Mindfulness and meditation have been around for thousands of years. It is only relatively recently that they have started to appear on the radar as potential treatments for physical and mental health difficulties.
Your mind is not a cage.
It is a garden.
And it needs cultivating.
The incidence of depression is rising rapidly, at least in the western world. It has been described as the common cold of psychiatry and psychology.
Depression is a common disorder, but this does not make it either inevitable, or an acceptable part of modern life. The lifetime incidence of depression continues to show a steady rise, with each succeeding generation having a greater risk. For people born before the First World War, the lifetime risk was about 3%, for Americans currently in their midtwenties, current estimates put their lifetime risk to be approaching 25%. This rapid increase shows little sign of slowing down.
Challenge is the pathway to engagement and progress in our lives. But not all challenges are created equal. Some challenges make us feel alive, engaged, connected, and fulfilled. Others simply overwhelm us. Knowing the difference as you set bigger and bolder challenges for yourself is critical to your sanity, success, and satisfaction.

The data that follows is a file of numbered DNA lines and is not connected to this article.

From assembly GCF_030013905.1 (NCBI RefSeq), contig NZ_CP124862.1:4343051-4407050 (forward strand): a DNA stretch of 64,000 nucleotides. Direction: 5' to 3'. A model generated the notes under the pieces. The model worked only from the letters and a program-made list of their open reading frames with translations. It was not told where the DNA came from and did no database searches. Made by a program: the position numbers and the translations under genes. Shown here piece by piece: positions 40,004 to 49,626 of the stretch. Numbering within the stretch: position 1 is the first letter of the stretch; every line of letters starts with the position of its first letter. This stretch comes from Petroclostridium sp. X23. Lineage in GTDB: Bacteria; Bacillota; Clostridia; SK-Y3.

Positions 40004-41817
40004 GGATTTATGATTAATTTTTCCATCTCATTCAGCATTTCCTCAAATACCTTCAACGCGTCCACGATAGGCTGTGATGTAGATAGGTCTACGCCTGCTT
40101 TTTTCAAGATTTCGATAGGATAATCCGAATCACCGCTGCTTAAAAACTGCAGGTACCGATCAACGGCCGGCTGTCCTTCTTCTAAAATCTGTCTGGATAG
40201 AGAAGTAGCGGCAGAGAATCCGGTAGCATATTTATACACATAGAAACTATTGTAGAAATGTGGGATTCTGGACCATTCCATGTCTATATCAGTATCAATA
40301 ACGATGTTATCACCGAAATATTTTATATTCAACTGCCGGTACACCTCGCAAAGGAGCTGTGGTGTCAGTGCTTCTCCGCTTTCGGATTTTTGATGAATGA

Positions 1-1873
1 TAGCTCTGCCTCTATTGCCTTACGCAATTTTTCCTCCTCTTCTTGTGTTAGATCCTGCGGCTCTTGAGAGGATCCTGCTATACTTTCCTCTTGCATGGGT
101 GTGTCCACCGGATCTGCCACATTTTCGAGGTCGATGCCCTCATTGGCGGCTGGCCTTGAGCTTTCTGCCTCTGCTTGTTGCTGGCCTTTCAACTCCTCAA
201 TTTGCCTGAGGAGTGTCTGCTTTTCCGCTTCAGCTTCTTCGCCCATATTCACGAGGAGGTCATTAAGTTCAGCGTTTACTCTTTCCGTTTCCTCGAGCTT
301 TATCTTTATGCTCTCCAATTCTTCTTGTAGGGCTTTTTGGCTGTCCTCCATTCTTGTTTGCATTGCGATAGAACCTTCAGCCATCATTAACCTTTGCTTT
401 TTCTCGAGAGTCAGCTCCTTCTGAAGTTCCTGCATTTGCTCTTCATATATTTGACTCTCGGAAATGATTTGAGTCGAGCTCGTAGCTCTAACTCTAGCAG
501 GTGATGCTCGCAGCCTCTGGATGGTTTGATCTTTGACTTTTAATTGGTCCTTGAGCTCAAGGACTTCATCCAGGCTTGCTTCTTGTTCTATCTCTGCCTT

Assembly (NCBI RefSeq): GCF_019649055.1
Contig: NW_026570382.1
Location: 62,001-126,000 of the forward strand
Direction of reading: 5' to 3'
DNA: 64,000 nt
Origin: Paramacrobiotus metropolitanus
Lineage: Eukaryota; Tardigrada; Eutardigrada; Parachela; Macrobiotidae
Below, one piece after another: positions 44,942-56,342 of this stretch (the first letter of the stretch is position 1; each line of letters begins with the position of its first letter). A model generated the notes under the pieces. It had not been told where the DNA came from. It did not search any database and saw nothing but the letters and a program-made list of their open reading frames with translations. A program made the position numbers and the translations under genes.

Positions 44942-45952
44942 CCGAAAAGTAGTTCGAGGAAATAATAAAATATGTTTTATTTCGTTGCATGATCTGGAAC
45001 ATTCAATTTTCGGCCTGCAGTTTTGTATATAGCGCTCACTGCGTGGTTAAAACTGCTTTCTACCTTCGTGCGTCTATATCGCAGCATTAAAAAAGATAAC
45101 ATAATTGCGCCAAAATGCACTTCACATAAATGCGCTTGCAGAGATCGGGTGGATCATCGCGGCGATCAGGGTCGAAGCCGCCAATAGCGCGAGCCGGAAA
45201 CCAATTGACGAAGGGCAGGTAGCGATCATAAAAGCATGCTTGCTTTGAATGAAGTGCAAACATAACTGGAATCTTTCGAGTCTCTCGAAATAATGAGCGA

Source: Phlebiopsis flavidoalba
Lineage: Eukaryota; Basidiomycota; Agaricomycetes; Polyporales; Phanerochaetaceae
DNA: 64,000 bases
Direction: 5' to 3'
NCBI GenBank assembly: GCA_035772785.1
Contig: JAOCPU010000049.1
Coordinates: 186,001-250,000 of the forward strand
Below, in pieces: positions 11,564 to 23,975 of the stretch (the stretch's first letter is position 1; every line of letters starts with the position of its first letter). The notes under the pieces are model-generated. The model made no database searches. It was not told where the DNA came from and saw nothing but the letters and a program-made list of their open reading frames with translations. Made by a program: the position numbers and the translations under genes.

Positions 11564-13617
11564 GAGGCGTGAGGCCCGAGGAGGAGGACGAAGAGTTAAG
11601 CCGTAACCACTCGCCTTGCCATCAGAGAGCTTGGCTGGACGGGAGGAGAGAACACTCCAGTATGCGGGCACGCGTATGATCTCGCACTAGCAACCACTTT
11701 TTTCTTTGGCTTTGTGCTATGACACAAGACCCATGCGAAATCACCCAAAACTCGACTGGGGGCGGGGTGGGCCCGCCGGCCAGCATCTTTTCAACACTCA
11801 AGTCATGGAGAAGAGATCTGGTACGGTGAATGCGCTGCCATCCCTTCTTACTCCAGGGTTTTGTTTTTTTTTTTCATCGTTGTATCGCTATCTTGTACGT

Staying alive has always been the greatest challenge for any creature. All species have developed systems to detect danger and potential threats. One of the most effective of these, is the appropriately named “fight or flight response”. This prepares us to do exactly that, fight or run for our lives.
We detect threat by analysing the incoming data from our environment, both from the external world, and from our inner world of thought, emotion, and knowledge. Our conscious brain can only manage a tiny percentage of the information that we receive from our senses, the rest is processed at an unconscious level.
Our focus is constantly drawn to the events in the world around us. However, the systems that we use to assess threat are designed for a different world. A world in which we were prey animals and not the top predator on the planet. They are certainly not designed for life in a modern, technological, stimulus rich world, and not for a self-aware creature, whose own thoughts and emotions can be mistaken for a threat. Is that tiny spider really a danger to life?